CPD thinkers talk about dangerous ideas at the Sydney Opera House

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The first Festival of Dangerous Ideas in 2009 showed that Australian audiences are hungry for ideas that nip at the boundaries of polite conversation.

Festival of Dangerous Ideas | 2 -3 October, Sydney Opera House

This year four CPD thinkers join the festival to bring you dangerous ideas about art, climate change, children, economics, families, freedom, happiness, justice, peace, politics, religion and ideas that shaking up, debating & re-invigorating!

Come along and join us – 2 to 3 October, Sydney Opera House:

Panel: Waleed Aly, Annabel Crabb, Elizabeth Farrelly and Miriam Lyons

In a country where politics is a blood sport, and a strong current of anti-intellectualism runs through public life, it can be dangerous to have ideas in politics. Our politics runs on tribal allegiances, one team against another, with ideas seen as irrelevant distractions that get in the way of a good bit of parliamentary biffo.

The legacies of Whitlam and Keating illustrate how the fortunes of politicians who are driven by big ideas are mixed to say the least. Although we reflexively blame their inability to translate those ideas into policy, perhaps the difficulties are of a more fundamental, structural nature.

If good ideas make bad politics, how can we come to terms with the challenges of the 21st century?

Venue: Playhouse
Dates: Saturday 2 October 3:15pm

Marcus Westbury

It is easy to agree that public financial support for the arts should follow artistic excellence and support those who can bring this to broad audiences.

So why does so much financial support go to opera and its wealthy patrons? Why should the vast majority of public subsidy for the arts be spent on art forms like symphony and opera, where the audiences are small, white and wealthy?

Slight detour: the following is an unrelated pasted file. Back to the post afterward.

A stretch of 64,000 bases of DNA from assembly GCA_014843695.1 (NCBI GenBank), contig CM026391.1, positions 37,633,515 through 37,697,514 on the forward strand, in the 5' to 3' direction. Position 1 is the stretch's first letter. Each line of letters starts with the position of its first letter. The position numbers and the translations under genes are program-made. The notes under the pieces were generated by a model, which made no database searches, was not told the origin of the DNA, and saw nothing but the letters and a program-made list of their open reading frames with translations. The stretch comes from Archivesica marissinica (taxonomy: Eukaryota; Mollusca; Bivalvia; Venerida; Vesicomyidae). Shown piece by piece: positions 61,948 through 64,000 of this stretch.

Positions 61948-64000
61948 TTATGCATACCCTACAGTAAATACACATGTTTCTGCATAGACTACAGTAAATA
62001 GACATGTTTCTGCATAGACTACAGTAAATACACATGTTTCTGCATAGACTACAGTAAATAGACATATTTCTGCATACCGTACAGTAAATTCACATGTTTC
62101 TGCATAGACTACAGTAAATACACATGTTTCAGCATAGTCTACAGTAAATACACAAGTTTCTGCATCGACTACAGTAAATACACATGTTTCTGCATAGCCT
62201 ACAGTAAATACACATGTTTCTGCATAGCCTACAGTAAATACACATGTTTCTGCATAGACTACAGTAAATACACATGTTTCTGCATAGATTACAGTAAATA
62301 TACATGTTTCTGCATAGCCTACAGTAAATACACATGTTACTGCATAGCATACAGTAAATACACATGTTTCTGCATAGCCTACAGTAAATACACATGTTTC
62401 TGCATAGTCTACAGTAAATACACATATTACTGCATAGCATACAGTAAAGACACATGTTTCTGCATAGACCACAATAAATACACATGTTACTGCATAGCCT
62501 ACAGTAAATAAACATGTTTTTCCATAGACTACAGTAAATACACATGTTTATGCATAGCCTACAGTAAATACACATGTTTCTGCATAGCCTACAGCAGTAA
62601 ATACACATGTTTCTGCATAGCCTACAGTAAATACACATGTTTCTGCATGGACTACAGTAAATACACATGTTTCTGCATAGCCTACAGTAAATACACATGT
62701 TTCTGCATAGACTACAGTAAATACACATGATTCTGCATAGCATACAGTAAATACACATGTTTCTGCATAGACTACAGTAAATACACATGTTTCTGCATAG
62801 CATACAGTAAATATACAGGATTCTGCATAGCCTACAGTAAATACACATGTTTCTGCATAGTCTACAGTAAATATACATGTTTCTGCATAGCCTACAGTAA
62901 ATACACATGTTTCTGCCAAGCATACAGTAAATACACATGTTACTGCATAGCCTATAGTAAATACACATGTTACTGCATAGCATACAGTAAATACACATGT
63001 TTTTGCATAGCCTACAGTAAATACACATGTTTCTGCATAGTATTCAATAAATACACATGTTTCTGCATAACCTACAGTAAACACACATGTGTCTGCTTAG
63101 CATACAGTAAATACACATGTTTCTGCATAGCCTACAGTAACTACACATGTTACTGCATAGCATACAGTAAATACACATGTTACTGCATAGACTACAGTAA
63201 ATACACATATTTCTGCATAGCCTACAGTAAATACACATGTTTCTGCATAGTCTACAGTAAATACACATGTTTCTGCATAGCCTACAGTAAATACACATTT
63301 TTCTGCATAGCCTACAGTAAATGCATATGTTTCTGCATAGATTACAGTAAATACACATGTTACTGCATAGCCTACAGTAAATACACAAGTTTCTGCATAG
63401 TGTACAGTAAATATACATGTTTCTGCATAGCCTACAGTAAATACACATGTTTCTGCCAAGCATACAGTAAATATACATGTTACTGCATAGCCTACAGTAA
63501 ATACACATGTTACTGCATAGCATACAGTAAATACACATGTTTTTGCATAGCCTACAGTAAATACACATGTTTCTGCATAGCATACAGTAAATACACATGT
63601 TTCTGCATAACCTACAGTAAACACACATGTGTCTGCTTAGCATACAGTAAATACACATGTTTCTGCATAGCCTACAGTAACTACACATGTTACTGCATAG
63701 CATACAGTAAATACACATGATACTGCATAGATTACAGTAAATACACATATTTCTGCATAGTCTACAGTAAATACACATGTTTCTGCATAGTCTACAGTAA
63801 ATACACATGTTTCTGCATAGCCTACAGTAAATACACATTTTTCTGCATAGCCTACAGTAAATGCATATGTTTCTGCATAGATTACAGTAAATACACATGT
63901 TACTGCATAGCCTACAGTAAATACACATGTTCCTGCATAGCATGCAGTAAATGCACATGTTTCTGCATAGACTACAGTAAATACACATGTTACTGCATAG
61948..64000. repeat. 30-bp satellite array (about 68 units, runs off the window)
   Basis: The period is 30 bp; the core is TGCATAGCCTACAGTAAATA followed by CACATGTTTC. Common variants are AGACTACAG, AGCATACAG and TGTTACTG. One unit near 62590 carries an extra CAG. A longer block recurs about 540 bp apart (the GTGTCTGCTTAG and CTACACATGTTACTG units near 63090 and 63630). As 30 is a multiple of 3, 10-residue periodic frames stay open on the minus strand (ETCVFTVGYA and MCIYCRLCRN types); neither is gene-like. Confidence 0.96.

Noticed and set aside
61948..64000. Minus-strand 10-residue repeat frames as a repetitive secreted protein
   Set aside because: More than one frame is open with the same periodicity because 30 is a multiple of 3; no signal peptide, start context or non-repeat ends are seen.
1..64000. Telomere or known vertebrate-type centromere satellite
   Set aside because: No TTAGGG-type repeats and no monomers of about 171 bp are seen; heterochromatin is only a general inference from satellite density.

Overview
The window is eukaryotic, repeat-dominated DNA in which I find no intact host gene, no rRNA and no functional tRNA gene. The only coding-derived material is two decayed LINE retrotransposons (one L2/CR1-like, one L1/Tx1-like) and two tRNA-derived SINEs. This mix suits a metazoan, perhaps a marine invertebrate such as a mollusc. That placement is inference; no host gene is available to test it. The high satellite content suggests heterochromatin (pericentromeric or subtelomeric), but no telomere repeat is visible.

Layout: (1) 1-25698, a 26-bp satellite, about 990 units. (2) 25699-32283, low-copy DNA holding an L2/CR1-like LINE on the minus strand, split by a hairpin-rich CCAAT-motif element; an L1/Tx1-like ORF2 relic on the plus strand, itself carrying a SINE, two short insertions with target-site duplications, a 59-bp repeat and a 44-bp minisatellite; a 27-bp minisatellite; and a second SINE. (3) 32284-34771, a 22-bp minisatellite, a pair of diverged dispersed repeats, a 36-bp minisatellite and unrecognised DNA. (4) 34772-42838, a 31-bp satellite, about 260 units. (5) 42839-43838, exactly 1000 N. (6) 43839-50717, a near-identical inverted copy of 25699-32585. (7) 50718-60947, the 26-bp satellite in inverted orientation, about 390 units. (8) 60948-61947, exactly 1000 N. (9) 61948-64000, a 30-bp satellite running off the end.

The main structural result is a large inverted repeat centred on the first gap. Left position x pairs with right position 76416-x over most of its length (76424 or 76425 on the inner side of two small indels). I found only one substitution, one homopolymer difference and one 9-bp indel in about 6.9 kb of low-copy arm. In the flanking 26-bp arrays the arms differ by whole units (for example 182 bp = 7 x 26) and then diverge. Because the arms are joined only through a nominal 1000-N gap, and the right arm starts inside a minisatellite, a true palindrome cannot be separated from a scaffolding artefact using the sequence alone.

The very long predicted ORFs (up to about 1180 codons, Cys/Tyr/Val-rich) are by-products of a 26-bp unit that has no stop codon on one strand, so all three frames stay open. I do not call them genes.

Meanwhile, the plight of so many other art forms that Australian’s passionately love, respect and want to experience are ignored.

Venue: Playhouse
Dates: Sunday 3 October 11:00am (Please note daylight saving commence Sunday 3 October)

John Quiggin

In the wake of the global financial crisis, economist-provocateur John Quiggin takes a long hard look at what went wrong with economics.

He argues that we are still in thrall to the ‘Zombie Economics’ of market liberalism – ideas that have been proved wrong and dangerous, but are very hard to kill. These ‘undead’ ideas should have been buried for good after the global financial crisis. In most cases, the evidence against these ideas was substantial even before the crisis. Still they won’t die… an economic horror movie where the creature just keeps coming back.

Together these ideas form a package which has been given various names; ‘Thatcherism’ in the United Kingdom, ‘Reaganism’ in the United State, ‘Economic Rationalism’ in Australia, the ‘Washington Consensus’ in the developing world and ‘Neoliberalism’ in academic discussions.

Quiggin takes his axe to orthodoxies such as privatisation, ‘the trickle-down theory’ that sees growth that benefits the very wealthy as beneficial to everyone – and the idea that financial markets are efficient and rational.

In the 21st century, he argues that economics should bury the zombie ideas that led the world into crisis, producing a more realistic, humble and socially useful body of thought.

Venue: Studio
Dates: Sunday 3 October 10:45am (Please note daylight saving commence Sunday 3 October)

Fred Chaney (Chair), Lyn Carson, Rebecca Huntley, Simon Sheikh, Tim Soutphommasane

The great ideological battles of the 20th century provided clear choices for voters in western democracies between ‘left’ and ‘right’. Allegiance to one side of politics or the other was often a choice for life, carrying with it fervent commitment to a political program. With the collapse of the left/right divide, major parties have become indistinguishable, and voters have become more alienated from party politics than ever. Politics in Australia seems to have become a reality TV popularity contest, with a prime-minister recently ‘voted off the island’ and major parties tripping over each other in their scramble to avoid anything difficult or unpopular. For us, as voters, this situation is profoundly frustrating; with politicians playing popularity games while the planet burns.

Does our idea of democracy need to change radically to give people more scope to be involved? Join our World Café to discuss these and other questions with a group of panellists and your fellow World Café participants.

Venue: Studio
Dates: Sunday 3 October 5:00pm (Please note daylight saving commence Sunday 3 October)

Blog Comments

Why can’t our politicians have such interesting debates in Parliament? Our country would have been in better shape if our politicians debated genuine problems and interesting ideas instead of dishing dirt on each other. Both major parties have lost their passion and their audience in the process.

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